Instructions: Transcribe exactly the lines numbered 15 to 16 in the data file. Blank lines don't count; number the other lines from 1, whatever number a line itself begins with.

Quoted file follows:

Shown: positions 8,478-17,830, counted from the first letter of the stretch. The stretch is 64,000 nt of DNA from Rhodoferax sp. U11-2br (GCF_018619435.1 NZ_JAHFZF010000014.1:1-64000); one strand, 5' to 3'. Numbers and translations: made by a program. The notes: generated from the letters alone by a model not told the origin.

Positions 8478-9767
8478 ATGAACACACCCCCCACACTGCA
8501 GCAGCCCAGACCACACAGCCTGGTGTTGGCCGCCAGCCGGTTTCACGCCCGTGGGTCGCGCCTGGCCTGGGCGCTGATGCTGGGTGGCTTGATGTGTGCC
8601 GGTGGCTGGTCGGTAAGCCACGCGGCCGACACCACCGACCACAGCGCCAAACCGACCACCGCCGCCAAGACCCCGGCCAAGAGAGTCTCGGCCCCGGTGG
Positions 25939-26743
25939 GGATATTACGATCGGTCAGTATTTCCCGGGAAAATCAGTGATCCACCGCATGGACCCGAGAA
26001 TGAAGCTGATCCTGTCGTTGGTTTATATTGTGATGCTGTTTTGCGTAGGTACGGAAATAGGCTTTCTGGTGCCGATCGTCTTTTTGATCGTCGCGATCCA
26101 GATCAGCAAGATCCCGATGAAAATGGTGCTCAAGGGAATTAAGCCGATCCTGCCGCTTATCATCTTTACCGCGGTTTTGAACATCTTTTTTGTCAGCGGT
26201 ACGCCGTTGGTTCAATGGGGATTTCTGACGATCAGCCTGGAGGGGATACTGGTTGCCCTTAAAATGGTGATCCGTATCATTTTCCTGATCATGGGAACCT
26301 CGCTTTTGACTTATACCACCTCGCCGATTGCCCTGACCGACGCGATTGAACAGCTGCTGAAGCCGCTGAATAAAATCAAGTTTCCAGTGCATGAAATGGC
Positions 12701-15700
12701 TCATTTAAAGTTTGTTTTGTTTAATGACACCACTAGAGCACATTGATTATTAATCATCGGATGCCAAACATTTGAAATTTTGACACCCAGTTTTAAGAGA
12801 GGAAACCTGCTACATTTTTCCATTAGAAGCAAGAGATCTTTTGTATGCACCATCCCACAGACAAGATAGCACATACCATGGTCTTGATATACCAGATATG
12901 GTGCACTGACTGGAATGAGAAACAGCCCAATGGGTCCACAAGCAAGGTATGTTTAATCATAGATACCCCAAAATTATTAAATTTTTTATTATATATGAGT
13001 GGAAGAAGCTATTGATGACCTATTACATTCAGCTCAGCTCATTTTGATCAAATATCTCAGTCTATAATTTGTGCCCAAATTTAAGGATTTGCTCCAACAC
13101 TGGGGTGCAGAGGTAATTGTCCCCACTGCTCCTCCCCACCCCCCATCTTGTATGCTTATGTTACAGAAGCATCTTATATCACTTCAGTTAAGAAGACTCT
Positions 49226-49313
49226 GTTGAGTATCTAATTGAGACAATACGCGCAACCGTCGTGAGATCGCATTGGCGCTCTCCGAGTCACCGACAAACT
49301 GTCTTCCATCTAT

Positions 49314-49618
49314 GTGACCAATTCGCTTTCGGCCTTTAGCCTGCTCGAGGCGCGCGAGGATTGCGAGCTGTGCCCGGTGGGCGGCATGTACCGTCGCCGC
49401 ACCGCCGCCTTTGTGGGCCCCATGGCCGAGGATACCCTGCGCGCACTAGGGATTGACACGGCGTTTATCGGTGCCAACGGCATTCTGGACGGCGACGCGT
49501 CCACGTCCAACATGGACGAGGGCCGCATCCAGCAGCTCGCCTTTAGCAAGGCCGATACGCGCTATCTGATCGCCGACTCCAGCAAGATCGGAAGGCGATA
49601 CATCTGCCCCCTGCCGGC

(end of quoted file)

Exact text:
12901 GTGCACTGACTGGAATGAGAAACAGCCCAATGGGTCCACAAGCAAGGTATGTTTAATCATAGATACCCCAAAATTATTAAATTTTTTATTATATATGAGT
13001 GGAAGAAGCTATTGATGACCTATTACATTCAGCTCAGCTCATTTTGATCAAATATCTCAGTCTATAATTTGTGCCCAAATTTAAGGATTTGCTCCAACAC